Colm O’Rourke says Mon­aghan have some­thing spe­cial

Sunday Independent (Ireland) - Sport - - FRONT PAGE - COLM O’ROURKE

In Croke Park, Ul­ster sides tend to shake off their con­ser­va­tive ap­proach

YOU didn’t have to be Ein­stein to fig­ure out that Mon­aghan and Ty­rone were go­ing to be in­volved at the busi­ness end of the cham­pi­onship. The back­door sys­tem suits the strong and has been re­in­forced by the new for­mat this sum­mer. As a re­sult, Ty­rone be­come the first team in his­tory to reach an All-Ire­land semi-fi­nal af­ter los­ing two cham­pi­onship matches. Mon­aghan have lost one — that last-gasp de­feat to Fer­managh in the Ul­ster semi-fi­nal.

That is all im­ma­te­rial now. They are two of the best teams in the coun­try so they de­serve a shot at a big day out. When they met in the All-Ire­land quar­ter-fi­nal three years ago it was the game from hell, with all the worst el­e­ments and coarse­ness which Gaelic foot­ball can of­fer at its rawest. There was ‘ruf­fle­gate’ with Tier­nan Mc­Cann, and a cou­ple of Mon­aghan play­ers did not cover them­selves in glory ei­ther. In many ways it was a wa­ter­shed game be­tween th­ese two coun­ties and meet­ings since then have been more about foot­ball than spite.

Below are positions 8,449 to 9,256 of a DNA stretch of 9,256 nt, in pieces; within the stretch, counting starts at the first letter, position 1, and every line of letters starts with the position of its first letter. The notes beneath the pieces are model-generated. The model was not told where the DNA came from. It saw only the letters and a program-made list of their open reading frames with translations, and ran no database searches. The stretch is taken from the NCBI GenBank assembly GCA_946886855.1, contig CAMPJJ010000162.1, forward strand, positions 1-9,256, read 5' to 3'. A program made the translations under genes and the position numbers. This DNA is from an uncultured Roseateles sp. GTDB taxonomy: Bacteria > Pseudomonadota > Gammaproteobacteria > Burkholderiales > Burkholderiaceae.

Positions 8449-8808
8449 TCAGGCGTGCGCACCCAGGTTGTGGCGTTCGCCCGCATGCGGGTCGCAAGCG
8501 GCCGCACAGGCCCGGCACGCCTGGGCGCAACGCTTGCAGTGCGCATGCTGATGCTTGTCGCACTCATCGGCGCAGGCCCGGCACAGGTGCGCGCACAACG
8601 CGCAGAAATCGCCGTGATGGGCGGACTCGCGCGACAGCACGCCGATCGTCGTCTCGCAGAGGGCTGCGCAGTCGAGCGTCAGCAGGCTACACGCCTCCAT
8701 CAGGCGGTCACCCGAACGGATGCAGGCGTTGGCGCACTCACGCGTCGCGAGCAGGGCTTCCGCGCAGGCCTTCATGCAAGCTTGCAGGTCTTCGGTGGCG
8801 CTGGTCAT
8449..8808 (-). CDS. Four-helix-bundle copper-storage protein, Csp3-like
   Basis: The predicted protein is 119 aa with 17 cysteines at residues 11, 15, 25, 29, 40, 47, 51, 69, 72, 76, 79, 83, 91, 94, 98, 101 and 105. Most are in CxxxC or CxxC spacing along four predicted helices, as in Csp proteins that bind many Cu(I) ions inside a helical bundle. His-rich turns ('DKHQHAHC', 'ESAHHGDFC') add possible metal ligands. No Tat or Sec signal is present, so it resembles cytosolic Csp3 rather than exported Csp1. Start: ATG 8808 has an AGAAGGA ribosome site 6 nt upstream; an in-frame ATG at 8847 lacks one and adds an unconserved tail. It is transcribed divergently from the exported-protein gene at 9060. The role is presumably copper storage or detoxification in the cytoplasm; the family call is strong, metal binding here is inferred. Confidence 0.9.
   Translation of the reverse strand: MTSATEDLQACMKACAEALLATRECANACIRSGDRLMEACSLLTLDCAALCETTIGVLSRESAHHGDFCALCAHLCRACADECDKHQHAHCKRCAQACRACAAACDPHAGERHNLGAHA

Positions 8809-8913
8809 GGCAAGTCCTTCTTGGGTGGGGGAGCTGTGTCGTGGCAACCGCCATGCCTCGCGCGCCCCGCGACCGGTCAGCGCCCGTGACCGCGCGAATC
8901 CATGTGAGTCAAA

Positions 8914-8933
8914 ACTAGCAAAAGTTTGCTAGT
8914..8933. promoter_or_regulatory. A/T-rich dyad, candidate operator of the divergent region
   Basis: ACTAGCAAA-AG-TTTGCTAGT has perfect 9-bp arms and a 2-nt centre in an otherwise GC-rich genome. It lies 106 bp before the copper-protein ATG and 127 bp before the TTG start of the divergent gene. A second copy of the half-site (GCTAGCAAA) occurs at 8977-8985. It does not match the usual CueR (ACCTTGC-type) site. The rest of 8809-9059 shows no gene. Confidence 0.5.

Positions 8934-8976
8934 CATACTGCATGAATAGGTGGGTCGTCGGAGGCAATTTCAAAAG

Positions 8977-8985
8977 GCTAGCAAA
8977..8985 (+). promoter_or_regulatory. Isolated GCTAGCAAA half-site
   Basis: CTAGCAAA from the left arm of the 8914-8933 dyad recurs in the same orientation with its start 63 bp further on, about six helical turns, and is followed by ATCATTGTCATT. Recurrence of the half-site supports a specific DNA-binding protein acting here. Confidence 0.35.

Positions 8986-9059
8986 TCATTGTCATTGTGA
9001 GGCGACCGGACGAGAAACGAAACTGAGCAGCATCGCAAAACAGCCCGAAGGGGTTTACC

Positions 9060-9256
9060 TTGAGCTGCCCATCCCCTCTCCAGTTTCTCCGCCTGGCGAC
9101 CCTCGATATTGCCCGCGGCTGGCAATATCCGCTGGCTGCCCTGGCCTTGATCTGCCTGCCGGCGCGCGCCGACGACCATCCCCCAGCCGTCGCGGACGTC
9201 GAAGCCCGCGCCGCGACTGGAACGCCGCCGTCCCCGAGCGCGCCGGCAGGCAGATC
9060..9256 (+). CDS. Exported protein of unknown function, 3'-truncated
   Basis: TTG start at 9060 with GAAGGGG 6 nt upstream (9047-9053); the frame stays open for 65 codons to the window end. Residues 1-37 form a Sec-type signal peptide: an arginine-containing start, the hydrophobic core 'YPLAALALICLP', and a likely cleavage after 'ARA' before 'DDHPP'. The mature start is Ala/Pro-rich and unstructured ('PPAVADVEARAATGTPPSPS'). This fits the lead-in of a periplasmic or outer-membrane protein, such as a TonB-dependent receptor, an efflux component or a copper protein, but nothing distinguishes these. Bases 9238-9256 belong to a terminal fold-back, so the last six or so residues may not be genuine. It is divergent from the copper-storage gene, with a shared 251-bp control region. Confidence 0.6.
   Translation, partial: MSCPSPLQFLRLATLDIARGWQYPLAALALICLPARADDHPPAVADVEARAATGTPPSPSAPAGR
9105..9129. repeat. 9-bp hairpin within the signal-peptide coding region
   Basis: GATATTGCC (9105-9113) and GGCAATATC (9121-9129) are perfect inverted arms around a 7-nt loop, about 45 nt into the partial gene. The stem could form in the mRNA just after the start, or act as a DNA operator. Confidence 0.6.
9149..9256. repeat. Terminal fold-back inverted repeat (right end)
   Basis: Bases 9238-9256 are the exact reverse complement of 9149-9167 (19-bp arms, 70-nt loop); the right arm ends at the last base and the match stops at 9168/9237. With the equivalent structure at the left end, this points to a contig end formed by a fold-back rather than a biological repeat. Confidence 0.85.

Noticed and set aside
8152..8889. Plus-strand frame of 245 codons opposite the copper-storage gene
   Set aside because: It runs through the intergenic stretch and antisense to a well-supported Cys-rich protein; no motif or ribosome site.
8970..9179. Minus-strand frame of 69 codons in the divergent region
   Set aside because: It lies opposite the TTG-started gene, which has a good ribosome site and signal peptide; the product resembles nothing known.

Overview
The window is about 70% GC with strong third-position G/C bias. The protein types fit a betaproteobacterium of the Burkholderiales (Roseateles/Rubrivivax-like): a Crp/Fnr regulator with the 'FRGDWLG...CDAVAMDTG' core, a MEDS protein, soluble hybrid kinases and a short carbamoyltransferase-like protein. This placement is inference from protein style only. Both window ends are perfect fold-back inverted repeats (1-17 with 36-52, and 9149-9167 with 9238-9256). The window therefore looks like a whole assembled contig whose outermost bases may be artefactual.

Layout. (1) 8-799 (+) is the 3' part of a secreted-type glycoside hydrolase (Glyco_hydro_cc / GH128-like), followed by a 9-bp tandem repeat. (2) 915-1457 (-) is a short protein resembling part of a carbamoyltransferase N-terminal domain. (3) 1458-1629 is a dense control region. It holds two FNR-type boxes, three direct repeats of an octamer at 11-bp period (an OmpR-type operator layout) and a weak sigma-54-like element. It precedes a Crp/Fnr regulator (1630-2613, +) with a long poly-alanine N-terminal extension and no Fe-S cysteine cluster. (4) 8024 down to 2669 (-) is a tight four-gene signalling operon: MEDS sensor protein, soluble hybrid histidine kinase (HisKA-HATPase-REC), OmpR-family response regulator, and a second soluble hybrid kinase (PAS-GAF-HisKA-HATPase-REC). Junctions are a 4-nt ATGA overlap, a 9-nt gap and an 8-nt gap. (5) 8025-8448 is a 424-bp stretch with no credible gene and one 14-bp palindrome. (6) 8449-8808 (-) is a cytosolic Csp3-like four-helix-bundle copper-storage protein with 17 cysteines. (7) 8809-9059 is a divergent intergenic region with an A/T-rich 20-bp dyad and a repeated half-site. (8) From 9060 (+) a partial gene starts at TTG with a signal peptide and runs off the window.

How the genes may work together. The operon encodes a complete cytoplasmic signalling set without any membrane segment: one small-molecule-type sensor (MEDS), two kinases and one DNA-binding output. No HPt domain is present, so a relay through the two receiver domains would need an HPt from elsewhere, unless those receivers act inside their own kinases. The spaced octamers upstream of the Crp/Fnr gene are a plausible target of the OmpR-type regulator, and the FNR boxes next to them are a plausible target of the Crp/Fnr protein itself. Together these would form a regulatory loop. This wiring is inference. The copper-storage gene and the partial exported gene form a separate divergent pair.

Mc­Cann has re­cov­ered his rep­u­ta­tion through a series of con­sis­tent dis­plays and there are few more ath­letic player in the coun­try. He is the mod­ern foot­baller — he wears num­ber five but ranges all over the pitch and if his kick­ing was a lit­tle bet­ter he could re­ally de­stroy teams. In say­ing that, he kicked a great point off his left foot against Done­gal last week­end, so the last piece of that jig­saw might be near­ing com­ple­tion.

In many ways, the change in Mc­Cann has been the same for Ty­rone. The div­ing, feign­ing in­jury and mouthing has been re­placed by a much more manly ap­proach, even if a cou­ple of play­ers went down too eas­ily against Done­gal and then stayed down too long. Foot­ball needs to be more like hurl­ing. If a hurler stays down for 20 sec­onds he needs se­ri­ous med­i­cal at­ten­tion, if he is down for a minute you might as well call the morgue. There is a code of hon­our in­volved and get­ting an op­po­nent sent off would be looked on as a mor­tal sin. So to­day we hope for that same at­ti­tude among the foot­ballers.